It often takes dire situations for things to change.
At other times, dire situations fuel more of the kind of negativity that was partially responsible for the failures in the first place.
But within chaos lies opportunity.
Mammoth Lakes is slowly emerging out of a nightmare of a winter. We just want to put this winter behind us and focus on the future.
But in order for Mammoth Lakes to a.) emerge out of this lull and b.) to thrive and succeed in subsequent years, things need to change.
Attitude is on top of the list.
No one wants to talk about it.
But the number of child sexual abuse cases reported in the Eastern Sierra has gone up this year, from one to three in Mono County and from six to nine in Inyo County.
That might not seem like much, but these are two very small counties and itâ€™s an unusually sharp increase.
No one knows why officially, but thereâ€™s good speculation.
â€śLetâ€™s face it, this has really been in the news lately,â€ť said Lisa Reel, executive director for Wild Iris. â€śAnd the ones reporting in our area are young, under 16.â€ť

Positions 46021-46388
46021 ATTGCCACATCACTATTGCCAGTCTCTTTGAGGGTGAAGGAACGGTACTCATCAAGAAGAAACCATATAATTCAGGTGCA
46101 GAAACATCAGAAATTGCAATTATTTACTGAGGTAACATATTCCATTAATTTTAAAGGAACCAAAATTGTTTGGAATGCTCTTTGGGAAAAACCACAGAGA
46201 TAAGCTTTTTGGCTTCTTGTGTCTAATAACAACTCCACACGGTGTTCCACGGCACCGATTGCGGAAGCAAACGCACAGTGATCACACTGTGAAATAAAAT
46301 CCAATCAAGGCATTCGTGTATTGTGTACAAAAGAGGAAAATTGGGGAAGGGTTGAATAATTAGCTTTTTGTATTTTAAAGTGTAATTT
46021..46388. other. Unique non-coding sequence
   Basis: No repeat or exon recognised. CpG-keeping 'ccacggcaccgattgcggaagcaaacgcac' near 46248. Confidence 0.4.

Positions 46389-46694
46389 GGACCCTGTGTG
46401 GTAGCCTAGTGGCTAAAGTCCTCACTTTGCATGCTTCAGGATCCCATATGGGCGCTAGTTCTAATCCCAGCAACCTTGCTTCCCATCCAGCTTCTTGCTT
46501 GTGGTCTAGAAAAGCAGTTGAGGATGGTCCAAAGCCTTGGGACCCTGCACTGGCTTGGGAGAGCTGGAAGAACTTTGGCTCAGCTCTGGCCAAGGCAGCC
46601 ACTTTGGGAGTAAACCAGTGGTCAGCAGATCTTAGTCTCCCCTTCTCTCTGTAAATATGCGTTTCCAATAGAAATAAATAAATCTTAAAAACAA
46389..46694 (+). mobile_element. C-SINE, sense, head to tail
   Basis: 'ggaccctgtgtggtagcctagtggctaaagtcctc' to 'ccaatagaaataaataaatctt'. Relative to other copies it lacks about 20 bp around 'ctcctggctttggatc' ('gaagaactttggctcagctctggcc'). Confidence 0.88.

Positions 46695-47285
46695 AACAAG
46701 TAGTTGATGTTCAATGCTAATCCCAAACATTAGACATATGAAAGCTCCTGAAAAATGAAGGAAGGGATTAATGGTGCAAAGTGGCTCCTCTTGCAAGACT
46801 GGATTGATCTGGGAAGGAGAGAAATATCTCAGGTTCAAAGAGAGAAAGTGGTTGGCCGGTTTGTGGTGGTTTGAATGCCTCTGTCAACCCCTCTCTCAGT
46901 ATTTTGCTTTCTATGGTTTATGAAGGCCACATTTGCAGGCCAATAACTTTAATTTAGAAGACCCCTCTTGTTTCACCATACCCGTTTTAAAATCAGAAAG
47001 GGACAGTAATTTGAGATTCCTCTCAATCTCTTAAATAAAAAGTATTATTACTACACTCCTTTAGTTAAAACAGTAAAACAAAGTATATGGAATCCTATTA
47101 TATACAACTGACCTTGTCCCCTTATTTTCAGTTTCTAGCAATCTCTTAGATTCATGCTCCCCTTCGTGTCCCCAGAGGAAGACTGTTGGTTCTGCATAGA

There are times we can look in the mirror and feel great about what we see.
It is shaping up to be an odd political season in Mammoth. Even as eight candidates are scrambling for three seats on the Mono County Board of Supervisors, the Town of Mammoth Lakes is eerily quiet.
As a special interest group for business, the Mammoth Lakes Chamber of Commerce provides a host of programs and services designed to advocate for business interests, stimulating local business growth and prosperity.
It’s not like we take it for granted, but sometimes we just forget how cool Mammoth is.
We’re getting used to bad news by now.
It always seems a little bit weird to be thinking about the Fourth of July in February, but that’s the way it goes.